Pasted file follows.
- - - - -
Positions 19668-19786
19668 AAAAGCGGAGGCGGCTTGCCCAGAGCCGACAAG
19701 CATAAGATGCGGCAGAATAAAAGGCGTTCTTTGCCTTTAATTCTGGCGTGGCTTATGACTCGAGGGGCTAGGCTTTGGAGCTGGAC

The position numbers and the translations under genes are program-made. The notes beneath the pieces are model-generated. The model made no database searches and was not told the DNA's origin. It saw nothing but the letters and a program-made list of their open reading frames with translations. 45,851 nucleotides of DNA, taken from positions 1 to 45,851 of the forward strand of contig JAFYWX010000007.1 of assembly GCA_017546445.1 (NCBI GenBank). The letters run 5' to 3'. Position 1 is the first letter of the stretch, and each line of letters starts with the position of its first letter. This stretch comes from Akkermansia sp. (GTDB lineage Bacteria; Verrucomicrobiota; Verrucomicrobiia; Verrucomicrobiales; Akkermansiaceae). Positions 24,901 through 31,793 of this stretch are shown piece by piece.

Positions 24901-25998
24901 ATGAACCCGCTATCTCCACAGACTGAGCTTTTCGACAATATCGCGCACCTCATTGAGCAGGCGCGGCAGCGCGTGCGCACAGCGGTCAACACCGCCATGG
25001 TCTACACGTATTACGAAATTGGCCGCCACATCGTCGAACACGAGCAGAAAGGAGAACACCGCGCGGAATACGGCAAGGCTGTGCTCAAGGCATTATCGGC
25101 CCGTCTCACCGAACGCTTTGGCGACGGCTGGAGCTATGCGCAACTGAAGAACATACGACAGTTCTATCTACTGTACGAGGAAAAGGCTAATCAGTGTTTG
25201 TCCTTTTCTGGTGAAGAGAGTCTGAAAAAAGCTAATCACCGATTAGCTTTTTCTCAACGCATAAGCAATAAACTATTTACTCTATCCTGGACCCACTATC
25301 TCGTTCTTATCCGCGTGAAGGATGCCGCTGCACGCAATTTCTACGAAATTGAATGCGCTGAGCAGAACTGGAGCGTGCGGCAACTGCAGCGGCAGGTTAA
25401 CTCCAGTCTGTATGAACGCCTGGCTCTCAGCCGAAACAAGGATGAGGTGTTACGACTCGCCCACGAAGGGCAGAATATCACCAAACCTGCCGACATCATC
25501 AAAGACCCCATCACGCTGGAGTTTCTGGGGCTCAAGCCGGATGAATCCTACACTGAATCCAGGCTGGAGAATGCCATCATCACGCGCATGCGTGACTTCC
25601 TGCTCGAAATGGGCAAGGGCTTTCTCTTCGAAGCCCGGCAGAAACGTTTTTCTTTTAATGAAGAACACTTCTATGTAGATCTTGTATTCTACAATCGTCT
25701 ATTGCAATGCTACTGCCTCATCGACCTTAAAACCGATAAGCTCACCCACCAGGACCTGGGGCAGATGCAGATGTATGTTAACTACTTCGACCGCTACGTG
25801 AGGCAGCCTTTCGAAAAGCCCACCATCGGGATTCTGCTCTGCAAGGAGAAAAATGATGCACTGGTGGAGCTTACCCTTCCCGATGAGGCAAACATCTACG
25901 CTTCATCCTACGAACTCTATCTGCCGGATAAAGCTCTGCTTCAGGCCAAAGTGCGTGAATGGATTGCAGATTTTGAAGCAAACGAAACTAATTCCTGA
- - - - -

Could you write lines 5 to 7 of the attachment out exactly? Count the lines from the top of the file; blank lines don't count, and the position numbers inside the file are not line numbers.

Positions 24901-25998
24901 ATGAACCCGCTATCTCCACAGACTGAGCTTTTCGACAATATCGCGCACCTCATTGAGCAGGCGCGGCAGCGCGTGCGCACAGCGGTCAACACCGCCATGG
25001 TCTACACGTATTACGAAATTGGCCGCCACATCGTCGAACACGAGCAGAAAGGAGAACACCGCGCGGAATACGGCAAGGCTGTGCTCAAGGCATTATCGGC